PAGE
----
Israel Risks Losing Jordanian Market
While Israel is still stuck in internal policy debates, Jordan, Israel’s next-door neighbour and a potential export market, may have found alternative sources of natural gas.
Despite its ongoing energy crisis and a desperate need to import cheap natural gas from a reliable source, Jordan’s lawmakers seem no longer as keen to close a deal with Israel.
Dependent on imported energy for 98% of its needs, Jordan previously relied on Egyptian gas to satisfy most of its domestic demand. The disruptions in the flow of gas in the aftermath of the Arab spring caused a sudden spike in Jordan’s energy bill and forced the country into a severe crisis.
Texan Noble Energy announced in September 2014 the signing of a non-binding Letter of Intent (LOI) to supply natural gas from Israel’s 22 trillion cubic feet (Tcf) Leviathan field to Jordan’s National Electric Power Company (Nepco). Under the terms of the LOI, Noble and its partners would supply a base gross quantity of 1.6 trillion ft³ from Leviathan to Jordan over a period of 15 years, beginning at a rate of 300mn ft³/d. A final deal would be subject to regulatory approvals.
Since the signing of the non-binding agreement, no progress has been achieved and Jordan is said to be considering the purchase of natural gas from Algeria. A Jordanian delegation announced it had conducted talks with a gas company in Algeria that may lead to an import agreement, according to a quote by an unidentified senior source in the Jordanian Parliament as announced on Israel Radio.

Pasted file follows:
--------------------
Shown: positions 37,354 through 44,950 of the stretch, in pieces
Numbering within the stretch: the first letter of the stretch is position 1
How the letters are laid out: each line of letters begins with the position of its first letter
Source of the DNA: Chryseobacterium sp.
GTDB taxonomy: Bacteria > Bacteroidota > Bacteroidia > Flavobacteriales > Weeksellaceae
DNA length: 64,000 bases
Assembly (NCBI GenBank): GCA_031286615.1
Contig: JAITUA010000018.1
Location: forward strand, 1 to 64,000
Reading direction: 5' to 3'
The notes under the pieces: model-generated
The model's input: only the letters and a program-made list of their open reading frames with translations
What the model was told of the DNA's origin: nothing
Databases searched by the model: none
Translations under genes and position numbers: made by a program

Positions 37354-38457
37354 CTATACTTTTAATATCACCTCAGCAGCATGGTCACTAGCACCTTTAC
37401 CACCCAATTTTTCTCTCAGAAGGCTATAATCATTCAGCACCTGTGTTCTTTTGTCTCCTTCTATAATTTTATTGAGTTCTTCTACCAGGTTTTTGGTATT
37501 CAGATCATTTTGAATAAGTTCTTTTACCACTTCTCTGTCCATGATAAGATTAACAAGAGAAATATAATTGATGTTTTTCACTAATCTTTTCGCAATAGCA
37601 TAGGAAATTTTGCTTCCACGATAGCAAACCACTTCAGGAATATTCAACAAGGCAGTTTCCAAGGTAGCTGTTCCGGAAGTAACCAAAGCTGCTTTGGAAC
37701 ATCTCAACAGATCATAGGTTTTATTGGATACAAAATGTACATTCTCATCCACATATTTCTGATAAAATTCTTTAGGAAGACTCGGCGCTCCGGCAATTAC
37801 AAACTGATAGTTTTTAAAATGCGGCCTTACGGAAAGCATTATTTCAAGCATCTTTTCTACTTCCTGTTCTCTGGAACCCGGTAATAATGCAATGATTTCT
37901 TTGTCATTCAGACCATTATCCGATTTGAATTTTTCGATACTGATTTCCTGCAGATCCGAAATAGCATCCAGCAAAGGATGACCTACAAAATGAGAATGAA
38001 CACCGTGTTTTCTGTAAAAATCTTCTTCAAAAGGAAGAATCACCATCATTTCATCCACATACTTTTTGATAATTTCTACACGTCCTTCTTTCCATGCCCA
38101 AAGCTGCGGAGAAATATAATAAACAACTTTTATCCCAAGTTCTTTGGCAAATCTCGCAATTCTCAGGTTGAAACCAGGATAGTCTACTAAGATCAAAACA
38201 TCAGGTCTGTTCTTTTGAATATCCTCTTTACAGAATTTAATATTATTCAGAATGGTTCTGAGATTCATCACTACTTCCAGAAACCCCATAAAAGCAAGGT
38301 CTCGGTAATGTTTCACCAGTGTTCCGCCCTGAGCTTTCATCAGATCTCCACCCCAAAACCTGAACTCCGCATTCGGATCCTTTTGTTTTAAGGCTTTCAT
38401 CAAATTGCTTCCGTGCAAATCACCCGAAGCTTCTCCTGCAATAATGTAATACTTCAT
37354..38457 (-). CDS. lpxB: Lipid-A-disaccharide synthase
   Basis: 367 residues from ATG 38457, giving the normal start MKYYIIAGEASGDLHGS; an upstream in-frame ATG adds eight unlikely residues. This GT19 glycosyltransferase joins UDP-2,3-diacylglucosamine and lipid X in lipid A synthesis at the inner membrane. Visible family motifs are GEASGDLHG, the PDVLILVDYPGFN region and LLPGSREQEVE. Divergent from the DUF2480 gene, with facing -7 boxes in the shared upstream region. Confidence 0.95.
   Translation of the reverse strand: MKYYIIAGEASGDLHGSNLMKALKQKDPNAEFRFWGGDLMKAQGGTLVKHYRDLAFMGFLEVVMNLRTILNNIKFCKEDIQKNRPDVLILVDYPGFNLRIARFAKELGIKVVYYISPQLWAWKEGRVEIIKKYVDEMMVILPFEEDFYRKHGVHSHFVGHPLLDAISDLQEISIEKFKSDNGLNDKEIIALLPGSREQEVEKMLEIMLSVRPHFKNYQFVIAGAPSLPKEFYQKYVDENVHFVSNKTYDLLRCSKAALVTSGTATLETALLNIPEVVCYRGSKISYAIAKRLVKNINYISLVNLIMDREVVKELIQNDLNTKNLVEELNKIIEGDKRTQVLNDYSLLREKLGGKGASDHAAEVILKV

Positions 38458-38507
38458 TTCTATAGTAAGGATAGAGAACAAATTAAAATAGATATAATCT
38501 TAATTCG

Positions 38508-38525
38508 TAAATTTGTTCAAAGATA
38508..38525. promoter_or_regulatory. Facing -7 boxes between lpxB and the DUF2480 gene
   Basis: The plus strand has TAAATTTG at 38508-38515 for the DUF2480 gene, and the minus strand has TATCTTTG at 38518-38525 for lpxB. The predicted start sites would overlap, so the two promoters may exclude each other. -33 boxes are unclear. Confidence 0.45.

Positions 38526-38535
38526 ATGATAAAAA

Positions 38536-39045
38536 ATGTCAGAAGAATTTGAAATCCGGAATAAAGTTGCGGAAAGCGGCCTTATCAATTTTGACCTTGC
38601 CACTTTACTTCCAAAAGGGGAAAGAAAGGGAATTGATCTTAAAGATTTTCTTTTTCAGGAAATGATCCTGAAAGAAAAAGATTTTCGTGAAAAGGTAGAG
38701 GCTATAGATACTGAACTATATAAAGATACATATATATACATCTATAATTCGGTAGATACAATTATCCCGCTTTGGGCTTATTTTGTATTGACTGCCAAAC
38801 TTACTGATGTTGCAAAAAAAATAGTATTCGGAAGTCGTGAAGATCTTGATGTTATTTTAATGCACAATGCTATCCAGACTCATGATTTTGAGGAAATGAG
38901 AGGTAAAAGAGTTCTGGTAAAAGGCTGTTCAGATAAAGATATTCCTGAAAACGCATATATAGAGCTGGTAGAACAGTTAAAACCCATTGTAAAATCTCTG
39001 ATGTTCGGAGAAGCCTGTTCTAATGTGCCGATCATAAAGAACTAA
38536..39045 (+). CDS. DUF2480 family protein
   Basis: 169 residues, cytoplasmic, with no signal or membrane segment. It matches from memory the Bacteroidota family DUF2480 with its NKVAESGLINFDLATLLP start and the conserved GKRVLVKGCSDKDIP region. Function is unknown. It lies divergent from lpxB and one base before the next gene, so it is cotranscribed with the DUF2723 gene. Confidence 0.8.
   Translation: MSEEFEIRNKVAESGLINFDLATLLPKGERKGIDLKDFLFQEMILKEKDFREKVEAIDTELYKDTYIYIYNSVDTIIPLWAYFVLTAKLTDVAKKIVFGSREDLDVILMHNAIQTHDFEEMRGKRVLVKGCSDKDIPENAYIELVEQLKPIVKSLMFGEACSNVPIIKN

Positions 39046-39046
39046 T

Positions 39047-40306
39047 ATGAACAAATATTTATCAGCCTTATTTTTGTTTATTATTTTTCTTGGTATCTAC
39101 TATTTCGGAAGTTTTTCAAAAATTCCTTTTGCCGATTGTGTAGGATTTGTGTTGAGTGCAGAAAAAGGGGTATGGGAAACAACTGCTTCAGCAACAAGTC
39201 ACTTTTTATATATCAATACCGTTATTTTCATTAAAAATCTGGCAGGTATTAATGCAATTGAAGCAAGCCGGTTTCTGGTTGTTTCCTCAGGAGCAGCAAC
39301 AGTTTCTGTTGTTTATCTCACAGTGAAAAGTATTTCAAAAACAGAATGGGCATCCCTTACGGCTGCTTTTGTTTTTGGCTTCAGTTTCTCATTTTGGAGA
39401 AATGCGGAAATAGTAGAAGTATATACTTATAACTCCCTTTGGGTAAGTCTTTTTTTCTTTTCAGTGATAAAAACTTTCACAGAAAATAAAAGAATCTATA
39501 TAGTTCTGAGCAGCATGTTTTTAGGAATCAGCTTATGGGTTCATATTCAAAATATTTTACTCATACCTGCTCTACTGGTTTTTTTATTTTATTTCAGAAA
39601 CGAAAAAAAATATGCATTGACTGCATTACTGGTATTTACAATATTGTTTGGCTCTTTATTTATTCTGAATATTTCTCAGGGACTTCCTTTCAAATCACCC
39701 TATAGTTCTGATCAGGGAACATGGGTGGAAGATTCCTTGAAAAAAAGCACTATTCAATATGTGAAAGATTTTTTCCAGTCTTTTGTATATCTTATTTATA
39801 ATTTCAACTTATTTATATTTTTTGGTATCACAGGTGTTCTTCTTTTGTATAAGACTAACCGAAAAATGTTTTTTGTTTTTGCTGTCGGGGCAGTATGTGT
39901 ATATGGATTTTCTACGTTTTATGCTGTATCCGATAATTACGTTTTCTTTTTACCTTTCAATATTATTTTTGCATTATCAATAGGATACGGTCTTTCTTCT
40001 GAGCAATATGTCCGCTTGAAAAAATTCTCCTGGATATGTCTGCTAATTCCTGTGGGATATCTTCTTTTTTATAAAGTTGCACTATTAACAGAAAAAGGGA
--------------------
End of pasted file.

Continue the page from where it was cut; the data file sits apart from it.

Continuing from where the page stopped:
Jordan has alternatives
Earlier this week, Jordanian lawmakers did not hide their strong opposition to a deal with Israel in a 90-minute parliamentary session. The speakers advanced that Jordan no longer needs Israel as it could import gas via its newly built LNG terminal in Aqaba or from Iraq through the future Basra-Aqaba pipeline.
They also stressed that the plunge in oil prices changes the equation, as Jordan is no longer forced to buy expensive fuel products to make up for the shortfalls in natural gas.
The Jordanian opposition to a deal with Israel is mainly political. Speakers are opposed to depending on their Israeli neighbour for natural gas when they do not support Israel’s policies against Palestinians and fear that Israel could use Jordan’s energy vulnerability for political gains.
Jordan is also eyeing neighbouring Cyprus and other Arab countries for possible relief. Furthermore, the country has initiated efforts to develop indigenous resources that could end its energy troubles in the longer term.
The question mark over the Israeli-Jordanian deal is bad news for Israel. While the country still struggles to finalise the natural gas framework signed by the prime minister Benjamin Netanyahu in December of 2015, losing regional markets would be an additional hurdle to overcome.
Israel has been considering its immediate neighbours as first destinations for its newly found riches before it finalises an export strategy for further afield.
On February 15, Netanyahu appeared before Israel’s supreme court to defend the terms on offer, and stressed the importance of its ratification at the expense of losing the markets of Jordan, Turkey, Egypt, the Palestinians and the European Union.
Netanyahu has been facing opposition from lawmakers and activists who claim that the deal would create a monopoly in Israel’s domestic market that could lead to higher prices at home.